Hohenfels NCO saves life of local German man
June 5, 2013
HOHENFELS, Germany (June 5, 2013) -- It was just another day in the U.S. Army Infantry for Sgt. 1st Class Douglas Lodahl. The Texas native and Army veteran of fourteen years began his day like any other.
Up before the sun, Lodahl drank his coffee, conducted physical training, and headed in on a Saturday to put in a few extra hours at his unit before he spent some family time at home.
But without warning his day would take on a new and special meaning.
"A civilian flagged me down on my way home," said Lodahl.
What he would find was a local German man lying on the ground in critical condition, his leg severed below the knee after losing control of his motorcycle and colliding with a telephone pole outside of the small Bavarian village of Hatzenhof.
"I pulled over and rushed to the victim," said Lodahl.
He acted instinctively, using the first aid kit he always kept in his car in case of emergencies.
"Army training kicked in and I knew I had to help him," recalled Lodahl. A certified Combat-Lifesaver, he was able stabilize the motorcyclist until a German medical team arrived on scene.
This wasn't the first time Lodahl had been thrust into a life or death situation. A veteran of both wars in Iraq and Afghanistan, he quickly learned that effective Army training can go a long way to ensure the survival of yourself and your comrades.
"You are trained thoroughly until you don't have to think about it, so you know how to act in an emergency," said Lodahl.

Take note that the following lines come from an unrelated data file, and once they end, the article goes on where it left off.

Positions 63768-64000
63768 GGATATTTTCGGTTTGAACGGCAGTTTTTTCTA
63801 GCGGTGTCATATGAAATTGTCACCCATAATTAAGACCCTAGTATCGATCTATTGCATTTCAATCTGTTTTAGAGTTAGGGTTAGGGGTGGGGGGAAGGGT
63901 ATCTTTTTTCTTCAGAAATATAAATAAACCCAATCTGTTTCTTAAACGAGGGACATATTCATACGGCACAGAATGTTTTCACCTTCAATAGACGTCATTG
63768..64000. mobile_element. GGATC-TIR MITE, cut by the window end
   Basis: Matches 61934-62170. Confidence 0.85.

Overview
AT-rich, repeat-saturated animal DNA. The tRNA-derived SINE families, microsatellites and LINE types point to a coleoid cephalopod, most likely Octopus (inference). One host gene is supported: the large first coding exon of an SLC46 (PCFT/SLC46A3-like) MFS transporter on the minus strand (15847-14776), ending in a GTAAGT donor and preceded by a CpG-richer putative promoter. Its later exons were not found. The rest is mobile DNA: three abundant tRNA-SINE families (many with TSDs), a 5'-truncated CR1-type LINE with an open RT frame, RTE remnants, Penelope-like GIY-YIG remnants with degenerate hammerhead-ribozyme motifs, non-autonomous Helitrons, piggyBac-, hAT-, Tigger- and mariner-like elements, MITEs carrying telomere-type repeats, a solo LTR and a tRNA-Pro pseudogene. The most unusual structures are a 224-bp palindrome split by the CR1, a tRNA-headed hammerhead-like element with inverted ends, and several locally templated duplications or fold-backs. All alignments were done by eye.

And he would know. As a Platoon Sergeant in Charlie Company, 1-4 Infantry Regiment, Lodahl primarily operates in the role of an insurgent in order to train Soldiers from the U.S. and allied nations.
"The character and courage he displayed are the qualities he shows every day in his dedication to his company," said First Sgt. Clint E. Mack, Charlie Company's first sergeant, and long-time comrade of Lodahl, since they served together in the 173rd Airborne Brigade Combat Team, based in Vicenza, Italy.
"Sergeant first class Lodahl's actions did not surprise me at all. As his commander, I have witnessed him perform brilliantly under pressure during numerous training events," remarks Capt. Jeffrey Gamble, Charlie Company's commander, "He is always decisive, quick to act, and courageous. If I was involved in a similar accident, I would want sergeant first class Lodahl to be the first responder."
"Any Soldier would have done the same thing if they had the chance to help someone from our host nation," said Lodahl. And for Lodahl, helping people is what being a Soldier is all about.